Simplicity, Making Polymer Clay Jewelry that Gets Worn More Often

Torn Paper Watercolor Bead Pendant “So the other
day I throw on a
little trinket I absolutely threw together. And sure enough…” ~Laurel-B

Sometimes it’s good to keep things simple, like I did with this polymer clay pendant made with three football shaped, torn paper watercolor beads, mounted on a handmade copper headpin.

I’ll add a large hammered copper jump ring as a bail, and then include this pendant as part of the Polymer Clay Christmas Gift for my Mom. The design is casual and clean, and it gives off a friendly pink pearl shimmer. Very wearable.

Speaking of wearable, some of the polymer clay jewelry pieces I’ve seen lately are huge, elaborate and  gorgeous… but not very wearable… unless you’re on a fashion runway.

They are the kind of show stopping pieces that people ooh and awe over, but rarely buy. The kind of thing that looks incredible on a jewelry bust, but a little weird when you wear it with jeans and a T-shirt.

So when you’re thinking of giving someone a gift of your polymer clay jewelry, it’s not a bad thing to think simple. The recipient will love it just as much as something that is elaborate. And perhaps more importantly, they will actually wear it more often. Yes… keeping it simple is often times the way to go.

I have been wearing a lot of my jewelry that I make to work. I have worn many a pendant tediously and carefully wire wrapped and baubles made with polymer clay that have been hand formed, sanded, buffed and coated with hours of work on every detail. Most times I hear not a word about these treasures from my co-workers. So the other day I throw on a little trinket I absolutely threw together. And sure enough, I get a comment about how pretty/cool my necklace is. Go figure!!! LOL ~Laurel-B

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  1. sarahwww, 20 December, 2009

    Laurel — I find exactly the same thing. Some times I may have worn something several times with no comment and then suddenly is it like everyone notices. LOL!

  2. Elizabeth S., 20 December, 2009

    Like I said yesterday, lucky mom!

  3. Carol, 27 December, 2009

    How do you become a member? I see library items I’d love to look at. I did join at your 3 Free Video, where do I go from here? At age 81, am I too old a dog to learn some new tricks? Also, is it possible to buy single videos of techniques?

  4. Cindy Lietz, 27 December, 2009

    Hi Carol,

    Thanks for your interest in my videos. I don’t think you are “…too old a dog to learn some new tricks.” It is so great to see that you are wanting to expand your horizons. Here is the link to become a member.

    And to purchase videos without becoming an ongoing subscriber, this is the link:
    Polymer Clay Back Issues

    Each Back Issue Volume contains 4 videos and 4 A-Series color recipes. They come as a package. At this time, I do not have a way for you to purchase single videos from a particular volume. That is just one of the many items on my list of things to get done by the time I get to be your age :-)

    Thanks for being part of the community Carol.

  5. Tiffany, 29 December, 2009

    Hi ! my name is Tiffany.
    I’m Korean. I was in Korea I made some polymer beads.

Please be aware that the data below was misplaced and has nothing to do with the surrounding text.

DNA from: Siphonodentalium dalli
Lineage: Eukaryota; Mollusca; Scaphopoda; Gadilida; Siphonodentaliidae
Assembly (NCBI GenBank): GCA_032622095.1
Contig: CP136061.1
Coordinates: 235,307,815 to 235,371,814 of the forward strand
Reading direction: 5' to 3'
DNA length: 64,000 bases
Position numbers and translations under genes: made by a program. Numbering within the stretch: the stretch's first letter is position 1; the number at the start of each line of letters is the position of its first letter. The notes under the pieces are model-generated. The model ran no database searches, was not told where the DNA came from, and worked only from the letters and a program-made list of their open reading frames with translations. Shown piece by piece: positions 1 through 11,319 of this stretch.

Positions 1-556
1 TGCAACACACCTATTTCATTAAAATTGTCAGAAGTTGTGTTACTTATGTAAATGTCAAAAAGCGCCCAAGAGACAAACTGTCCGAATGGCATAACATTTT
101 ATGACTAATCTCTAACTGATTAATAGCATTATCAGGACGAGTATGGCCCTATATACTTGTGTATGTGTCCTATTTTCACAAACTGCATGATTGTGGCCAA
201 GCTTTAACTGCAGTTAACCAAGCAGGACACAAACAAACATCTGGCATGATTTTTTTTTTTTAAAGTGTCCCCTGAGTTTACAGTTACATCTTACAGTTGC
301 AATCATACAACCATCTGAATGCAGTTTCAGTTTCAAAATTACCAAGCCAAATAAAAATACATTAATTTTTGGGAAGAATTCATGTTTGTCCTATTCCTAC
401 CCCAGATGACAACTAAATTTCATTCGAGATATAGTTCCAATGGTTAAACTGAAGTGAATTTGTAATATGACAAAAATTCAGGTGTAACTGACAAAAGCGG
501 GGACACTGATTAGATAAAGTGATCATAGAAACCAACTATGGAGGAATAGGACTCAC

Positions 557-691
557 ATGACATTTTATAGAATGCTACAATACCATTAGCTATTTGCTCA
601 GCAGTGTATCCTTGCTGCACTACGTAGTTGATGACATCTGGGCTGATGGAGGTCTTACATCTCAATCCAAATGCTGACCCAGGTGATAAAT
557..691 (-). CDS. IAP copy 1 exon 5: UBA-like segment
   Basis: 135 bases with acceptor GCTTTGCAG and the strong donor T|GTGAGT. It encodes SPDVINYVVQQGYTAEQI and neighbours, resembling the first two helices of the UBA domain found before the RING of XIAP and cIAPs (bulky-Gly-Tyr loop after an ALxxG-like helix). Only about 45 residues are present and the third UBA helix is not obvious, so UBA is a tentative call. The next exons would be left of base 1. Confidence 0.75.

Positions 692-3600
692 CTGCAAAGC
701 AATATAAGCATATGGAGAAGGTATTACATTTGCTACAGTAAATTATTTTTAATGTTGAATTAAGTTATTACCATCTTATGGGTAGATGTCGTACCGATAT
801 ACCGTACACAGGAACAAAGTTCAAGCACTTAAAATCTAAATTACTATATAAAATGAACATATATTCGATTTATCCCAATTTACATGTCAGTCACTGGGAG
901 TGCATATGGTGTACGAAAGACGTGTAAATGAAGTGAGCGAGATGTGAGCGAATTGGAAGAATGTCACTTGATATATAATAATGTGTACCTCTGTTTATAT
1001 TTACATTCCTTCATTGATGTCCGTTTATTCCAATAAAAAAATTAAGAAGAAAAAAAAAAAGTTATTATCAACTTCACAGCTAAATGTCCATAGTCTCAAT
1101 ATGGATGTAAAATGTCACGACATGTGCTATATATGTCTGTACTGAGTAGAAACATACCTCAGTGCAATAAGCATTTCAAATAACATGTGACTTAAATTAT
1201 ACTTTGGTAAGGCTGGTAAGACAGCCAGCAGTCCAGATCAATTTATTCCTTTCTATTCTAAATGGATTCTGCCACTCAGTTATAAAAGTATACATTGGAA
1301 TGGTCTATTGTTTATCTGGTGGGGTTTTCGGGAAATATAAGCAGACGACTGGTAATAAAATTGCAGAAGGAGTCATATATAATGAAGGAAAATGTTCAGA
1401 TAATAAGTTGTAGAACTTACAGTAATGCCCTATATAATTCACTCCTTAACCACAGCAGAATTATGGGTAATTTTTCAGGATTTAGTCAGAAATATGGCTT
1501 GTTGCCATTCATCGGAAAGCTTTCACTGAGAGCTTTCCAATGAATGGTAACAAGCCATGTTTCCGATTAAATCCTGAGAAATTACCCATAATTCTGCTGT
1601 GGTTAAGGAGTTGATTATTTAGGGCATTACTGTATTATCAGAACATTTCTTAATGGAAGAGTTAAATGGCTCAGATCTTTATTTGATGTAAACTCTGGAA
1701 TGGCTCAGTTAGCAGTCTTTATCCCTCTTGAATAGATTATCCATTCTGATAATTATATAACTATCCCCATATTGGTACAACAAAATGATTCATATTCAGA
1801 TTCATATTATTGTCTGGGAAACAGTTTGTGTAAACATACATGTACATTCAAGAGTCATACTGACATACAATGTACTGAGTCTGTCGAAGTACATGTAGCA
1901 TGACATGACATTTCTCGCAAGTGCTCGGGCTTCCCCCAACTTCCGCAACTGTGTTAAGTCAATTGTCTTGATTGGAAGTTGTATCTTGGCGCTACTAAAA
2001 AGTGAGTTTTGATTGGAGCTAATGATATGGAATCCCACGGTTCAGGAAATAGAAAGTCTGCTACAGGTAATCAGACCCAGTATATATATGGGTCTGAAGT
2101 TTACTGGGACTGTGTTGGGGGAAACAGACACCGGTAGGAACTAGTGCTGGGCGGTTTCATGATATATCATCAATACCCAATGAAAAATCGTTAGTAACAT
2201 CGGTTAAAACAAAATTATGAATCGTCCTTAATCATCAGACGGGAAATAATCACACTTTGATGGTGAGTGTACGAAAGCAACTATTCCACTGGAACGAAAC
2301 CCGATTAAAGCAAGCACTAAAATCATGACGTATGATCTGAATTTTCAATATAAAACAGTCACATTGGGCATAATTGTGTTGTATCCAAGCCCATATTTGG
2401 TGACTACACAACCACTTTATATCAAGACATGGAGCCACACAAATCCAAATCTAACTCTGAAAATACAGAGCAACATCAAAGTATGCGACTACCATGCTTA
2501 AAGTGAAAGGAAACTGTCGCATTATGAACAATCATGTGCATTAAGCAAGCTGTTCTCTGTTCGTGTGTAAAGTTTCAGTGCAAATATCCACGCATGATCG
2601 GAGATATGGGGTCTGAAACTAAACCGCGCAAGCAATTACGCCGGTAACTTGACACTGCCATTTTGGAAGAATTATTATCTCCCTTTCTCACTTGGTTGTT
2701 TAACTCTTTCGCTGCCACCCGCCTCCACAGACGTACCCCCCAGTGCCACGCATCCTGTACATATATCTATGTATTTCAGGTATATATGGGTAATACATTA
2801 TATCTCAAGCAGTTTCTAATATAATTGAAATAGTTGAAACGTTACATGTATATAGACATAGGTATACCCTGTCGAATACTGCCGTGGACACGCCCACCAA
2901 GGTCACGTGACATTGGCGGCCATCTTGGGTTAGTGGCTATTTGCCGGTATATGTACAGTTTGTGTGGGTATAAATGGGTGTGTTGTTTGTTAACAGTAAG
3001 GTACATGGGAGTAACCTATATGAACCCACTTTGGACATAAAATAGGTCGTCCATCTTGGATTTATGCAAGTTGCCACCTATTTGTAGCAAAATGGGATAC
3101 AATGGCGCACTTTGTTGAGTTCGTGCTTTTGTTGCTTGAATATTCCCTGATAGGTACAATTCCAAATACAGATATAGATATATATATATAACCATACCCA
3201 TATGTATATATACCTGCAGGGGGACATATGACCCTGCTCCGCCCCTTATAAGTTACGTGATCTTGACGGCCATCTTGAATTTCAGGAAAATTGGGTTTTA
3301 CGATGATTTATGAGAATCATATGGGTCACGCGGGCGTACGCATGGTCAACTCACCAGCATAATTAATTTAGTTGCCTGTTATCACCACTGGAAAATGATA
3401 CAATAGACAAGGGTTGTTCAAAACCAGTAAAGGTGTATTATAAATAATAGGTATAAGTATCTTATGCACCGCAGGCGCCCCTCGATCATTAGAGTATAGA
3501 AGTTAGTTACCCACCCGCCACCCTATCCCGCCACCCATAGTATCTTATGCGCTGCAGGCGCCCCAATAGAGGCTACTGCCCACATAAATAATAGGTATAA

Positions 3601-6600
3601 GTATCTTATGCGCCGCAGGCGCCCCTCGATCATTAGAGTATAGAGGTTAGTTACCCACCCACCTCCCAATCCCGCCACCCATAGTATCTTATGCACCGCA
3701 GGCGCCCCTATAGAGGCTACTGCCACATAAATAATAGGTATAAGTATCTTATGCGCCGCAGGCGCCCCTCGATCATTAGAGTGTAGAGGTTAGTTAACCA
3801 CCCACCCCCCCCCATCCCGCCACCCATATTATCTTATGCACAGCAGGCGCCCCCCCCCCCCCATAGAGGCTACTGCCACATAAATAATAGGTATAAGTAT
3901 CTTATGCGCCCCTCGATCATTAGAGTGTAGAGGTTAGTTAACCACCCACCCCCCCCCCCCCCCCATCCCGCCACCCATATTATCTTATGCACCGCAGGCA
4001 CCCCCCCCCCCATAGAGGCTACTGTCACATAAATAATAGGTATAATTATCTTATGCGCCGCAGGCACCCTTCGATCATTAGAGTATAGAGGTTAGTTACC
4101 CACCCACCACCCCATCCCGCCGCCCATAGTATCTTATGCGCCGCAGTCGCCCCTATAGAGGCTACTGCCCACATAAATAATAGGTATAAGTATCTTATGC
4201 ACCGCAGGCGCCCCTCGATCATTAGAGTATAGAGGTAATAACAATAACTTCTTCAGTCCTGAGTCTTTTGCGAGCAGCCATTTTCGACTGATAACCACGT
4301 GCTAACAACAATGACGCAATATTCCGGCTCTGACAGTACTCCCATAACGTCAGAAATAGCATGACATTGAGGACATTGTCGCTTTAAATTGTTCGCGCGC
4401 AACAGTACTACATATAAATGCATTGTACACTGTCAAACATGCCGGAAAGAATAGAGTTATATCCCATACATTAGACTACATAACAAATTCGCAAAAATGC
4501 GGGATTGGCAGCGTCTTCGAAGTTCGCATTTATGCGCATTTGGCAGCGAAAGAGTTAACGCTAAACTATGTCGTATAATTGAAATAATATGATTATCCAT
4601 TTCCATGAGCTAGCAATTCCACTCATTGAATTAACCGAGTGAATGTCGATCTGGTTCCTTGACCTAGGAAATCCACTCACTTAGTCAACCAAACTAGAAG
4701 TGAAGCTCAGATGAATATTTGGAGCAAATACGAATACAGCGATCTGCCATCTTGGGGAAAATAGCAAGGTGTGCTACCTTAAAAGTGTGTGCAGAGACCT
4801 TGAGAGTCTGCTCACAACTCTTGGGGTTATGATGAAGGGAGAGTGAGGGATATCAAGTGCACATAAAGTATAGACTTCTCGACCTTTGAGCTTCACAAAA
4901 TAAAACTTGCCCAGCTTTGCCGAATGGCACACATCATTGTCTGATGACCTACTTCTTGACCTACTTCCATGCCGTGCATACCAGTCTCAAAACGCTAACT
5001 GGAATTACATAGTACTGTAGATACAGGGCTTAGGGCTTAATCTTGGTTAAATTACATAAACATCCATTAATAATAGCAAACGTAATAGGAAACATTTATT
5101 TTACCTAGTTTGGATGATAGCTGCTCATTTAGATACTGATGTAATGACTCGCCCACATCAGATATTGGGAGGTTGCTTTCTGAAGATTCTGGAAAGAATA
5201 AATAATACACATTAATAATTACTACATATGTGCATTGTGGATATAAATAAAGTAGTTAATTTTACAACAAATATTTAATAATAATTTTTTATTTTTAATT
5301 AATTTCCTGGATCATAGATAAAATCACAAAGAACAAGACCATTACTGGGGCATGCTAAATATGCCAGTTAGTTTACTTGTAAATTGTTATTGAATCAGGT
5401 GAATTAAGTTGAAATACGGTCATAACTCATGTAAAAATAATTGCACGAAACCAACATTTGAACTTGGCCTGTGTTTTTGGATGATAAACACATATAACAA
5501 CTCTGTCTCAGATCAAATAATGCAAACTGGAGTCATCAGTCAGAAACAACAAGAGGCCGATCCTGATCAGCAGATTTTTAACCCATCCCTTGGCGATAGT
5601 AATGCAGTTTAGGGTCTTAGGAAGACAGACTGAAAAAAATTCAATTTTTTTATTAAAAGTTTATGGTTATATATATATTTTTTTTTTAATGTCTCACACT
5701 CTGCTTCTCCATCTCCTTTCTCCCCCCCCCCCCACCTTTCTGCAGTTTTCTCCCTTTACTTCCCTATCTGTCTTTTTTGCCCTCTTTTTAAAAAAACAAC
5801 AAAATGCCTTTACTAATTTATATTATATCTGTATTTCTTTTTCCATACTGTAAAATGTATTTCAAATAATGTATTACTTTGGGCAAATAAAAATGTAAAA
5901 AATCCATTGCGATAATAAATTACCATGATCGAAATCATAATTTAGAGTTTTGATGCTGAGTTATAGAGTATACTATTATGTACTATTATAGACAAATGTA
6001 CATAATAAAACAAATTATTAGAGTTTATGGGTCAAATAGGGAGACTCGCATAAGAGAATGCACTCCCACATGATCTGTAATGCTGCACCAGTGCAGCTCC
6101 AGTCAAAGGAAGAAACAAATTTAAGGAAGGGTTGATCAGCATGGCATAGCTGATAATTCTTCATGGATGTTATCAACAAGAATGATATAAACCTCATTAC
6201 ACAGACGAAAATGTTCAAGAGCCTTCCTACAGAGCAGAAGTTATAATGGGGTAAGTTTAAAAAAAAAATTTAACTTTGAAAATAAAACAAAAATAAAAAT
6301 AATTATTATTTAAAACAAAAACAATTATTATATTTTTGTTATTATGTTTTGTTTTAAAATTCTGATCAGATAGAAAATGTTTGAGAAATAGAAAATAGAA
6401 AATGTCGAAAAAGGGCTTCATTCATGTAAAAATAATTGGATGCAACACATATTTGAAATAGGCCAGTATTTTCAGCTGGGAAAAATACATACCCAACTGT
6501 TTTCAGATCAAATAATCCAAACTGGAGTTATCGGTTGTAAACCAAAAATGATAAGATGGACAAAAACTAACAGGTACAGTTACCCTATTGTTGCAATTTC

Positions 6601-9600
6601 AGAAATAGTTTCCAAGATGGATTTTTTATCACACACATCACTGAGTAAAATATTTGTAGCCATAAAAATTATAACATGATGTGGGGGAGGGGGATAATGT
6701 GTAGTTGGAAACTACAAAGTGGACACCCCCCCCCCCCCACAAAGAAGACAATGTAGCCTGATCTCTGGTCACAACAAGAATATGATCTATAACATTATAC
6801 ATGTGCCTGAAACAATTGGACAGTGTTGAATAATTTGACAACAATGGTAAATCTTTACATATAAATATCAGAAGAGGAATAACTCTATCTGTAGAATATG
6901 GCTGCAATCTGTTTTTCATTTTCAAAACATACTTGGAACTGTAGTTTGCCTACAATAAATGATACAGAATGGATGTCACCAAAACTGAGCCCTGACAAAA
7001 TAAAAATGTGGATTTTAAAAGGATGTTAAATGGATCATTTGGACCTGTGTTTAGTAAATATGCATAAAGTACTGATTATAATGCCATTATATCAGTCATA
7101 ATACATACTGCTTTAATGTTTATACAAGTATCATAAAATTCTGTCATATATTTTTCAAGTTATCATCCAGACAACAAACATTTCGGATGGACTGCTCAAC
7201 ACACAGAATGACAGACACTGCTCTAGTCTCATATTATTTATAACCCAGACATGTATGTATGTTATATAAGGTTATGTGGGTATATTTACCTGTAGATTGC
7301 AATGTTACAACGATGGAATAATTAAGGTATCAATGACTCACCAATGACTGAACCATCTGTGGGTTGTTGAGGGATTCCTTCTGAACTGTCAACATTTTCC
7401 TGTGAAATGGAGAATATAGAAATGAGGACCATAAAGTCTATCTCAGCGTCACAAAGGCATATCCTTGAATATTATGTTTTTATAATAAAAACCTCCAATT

korea and america patten are little different. I really interested in amerecan method.
    I’m in anannadale in virginia.
    is there any polymer club ?
    if there is have that club, I really waat to meet that people and joint them.
    and your product are really good!
    Thank you

  6. Cindy Lietz, 29 December, 2009

    Hi Tiffany,

    You are the first person from Korea (that I am aware of), who has commented here at the blog. So I would like to extend a big Welcome! Your English is very understandable, which is great, because unfortunately I am not able to communicate in your Korean language.

    Anyway, I am not aware of club in Virginia to suggest but now that your message is posted here, perhaps someone else who lives in Virginia may be able to offer some advice.

    I did provide a link by my name to another comment where someone else (Nancy Lancaster) was discussing where she purchased some supplies in Virginia.

    You can also use Virginia as a keyword in the search box at the top of this page to find other references.

  7. Barbara Sloan, 29 December, 2009

    Ho do you make beads with dried flowers?

  8. Cindy Lietz, 29 December, 2009

    Hi Barbara – You are in luck because I just addressed your question in a full article just a few days ago. The “Polymer Clay Memorial Jewelry” link by my name will take you to the article.

  9. Sandy Triplett, 11 January, 2010

    What great work you do, thank you! I am new to polymer clay. I notice that you use Premo in your recipes. I have purchased lots of clay from various mfg’s. Do you know if there is a color conversion chart available?

  10. Cindy Lietz, 16 January, 2010

    Thank you Sandy for the Question! I have used many different brands of clay and really do prefer Premo. As far as a color comparison chart between brands, there really isn’t one because each company uses different color pigment recipes. Although colors between brands may look similar to each other, they will not necessarily mix the same way. The nice thing about using Premo is that it is based on an artist pigment palette that is typically used in acrylic and oil paints, so the color mixing is predictable. The other brands colors are not based on artist palettes. Kato Polyclay does use a spectrum based color system that works well for color mixing but the clay isn’t as widely available as the Premo is.

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